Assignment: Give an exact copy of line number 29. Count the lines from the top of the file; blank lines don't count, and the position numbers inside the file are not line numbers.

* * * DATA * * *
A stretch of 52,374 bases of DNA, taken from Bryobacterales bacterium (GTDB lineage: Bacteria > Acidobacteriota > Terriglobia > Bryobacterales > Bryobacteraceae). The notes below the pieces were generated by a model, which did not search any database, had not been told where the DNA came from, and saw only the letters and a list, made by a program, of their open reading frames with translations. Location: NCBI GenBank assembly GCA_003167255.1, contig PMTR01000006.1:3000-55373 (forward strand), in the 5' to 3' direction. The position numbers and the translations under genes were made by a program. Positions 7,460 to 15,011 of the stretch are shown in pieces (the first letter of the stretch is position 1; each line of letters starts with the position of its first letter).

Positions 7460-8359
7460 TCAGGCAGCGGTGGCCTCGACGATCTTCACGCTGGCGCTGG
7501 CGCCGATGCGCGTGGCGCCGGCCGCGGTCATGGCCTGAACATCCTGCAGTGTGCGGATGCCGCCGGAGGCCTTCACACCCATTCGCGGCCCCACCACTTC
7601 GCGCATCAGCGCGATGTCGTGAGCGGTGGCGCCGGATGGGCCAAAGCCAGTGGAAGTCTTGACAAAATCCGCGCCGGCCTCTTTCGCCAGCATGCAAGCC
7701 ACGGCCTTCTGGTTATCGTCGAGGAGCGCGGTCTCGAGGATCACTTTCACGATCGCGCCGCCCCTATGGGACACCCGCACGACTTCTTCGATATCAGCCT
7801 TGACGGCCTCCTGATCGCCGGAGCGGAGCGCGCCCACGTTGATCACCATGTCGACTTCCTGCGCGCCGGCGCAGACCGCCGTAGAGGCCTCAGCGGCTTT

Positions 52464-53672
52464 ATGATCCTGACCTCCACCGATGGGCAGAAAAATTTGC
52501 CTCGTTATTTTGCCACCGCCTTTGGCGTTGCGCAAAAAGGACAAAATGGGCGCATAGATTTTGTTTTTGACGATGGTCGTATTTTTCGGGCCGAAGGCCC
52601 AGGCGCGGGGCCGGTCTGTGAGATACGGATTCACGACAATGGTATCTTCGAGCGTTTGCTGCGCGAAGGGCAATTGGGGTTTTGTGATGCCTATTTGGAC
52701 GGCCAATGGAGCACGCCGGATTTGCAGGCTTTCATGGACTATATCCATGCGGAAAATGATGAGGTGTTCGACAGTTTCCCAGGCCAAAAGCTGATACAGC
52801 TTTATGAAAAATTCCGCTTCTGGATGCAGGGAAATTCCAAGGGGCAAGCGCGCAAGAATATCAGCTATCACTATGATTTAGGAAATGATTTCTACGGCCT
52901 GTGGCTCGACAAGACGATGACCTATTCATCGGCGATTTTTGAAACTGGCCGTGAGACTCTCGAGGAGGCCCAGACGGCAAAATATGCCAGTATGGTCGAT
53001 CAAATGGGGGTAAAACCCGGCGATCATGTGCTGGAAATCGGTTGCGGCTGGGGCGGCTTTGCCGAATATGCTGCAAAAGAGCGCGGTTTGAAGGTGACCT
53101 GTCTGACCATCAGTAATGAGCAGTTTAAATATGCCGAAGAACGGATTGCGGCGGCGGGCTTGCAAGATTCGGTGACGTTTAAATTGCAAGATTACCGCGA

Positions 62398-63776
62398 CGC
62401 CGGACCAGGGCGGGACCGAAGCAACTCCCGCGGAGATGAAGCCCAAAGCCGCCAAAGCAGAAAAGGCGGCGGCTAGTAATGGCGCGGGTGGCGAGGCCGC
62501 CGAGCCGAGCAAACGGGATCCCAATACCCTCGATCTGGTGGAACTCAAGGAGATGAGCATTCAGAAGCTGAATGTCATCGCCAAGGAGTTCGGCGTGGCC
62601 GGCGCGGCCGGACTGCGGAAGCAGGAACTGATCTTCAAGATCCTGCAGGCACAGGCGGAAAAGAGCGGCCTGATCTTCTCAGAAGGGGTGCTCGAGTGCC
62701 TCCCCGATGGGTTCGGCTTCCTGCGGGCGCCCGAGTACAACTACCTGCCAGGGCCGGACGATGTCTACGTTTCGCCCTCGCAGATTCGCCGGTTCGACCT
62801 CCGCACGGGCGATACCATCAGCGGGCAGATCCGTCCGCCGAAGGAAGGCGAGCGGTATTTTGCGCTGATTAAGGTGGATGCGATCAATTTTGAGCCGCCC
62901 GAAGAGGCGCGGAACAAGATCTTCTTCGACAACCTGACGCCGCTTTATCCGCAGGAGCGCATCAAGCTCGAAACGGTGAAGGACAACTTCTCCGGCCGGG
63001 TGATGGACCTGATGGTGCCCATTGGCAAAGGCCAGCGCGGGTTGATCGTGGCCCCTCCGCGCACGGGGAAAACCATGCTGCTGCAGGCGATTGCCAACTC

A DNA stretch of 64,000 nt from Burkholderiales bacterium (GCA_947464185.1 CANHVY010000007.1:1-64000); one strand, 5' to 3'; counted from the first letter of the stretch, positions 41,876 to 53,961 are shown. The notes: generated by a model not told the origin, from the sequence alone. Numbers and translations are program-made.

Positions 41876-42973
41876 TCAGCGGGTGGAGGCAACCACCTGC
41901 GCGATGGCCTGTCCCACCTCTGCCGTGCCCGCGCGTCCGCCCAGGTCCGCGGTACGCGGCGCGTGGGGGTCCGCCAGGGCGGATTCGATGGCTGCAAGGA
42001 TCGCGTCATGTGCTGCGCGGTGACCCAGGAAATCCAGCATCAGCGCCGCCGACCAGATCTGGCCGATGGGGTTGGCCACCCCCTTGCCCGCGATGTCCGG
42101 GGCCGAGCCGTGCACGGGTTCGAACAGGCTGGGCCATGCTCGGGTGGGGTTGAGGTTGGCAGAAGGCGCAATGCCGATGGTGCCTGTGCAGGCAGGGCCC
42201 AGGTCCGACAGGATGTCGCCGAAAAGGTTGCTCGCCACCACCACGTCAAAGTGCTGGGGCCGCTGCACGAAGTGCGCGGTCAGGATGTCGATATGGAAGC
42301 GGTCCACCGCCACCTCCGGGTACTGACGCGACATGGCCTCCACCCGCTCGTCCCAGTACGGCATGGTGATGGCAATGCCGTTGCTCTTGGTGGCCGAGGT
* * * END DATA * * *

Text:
41901 GCGATGGCCTGTCCCACCTCTGCCGTGCCCGCGCGTCCGCCCAGGTCCGCGGTACGCGGCGCGTGGGGGTCCGCCAGGGCGGATTCGATGGCTGCAAGGA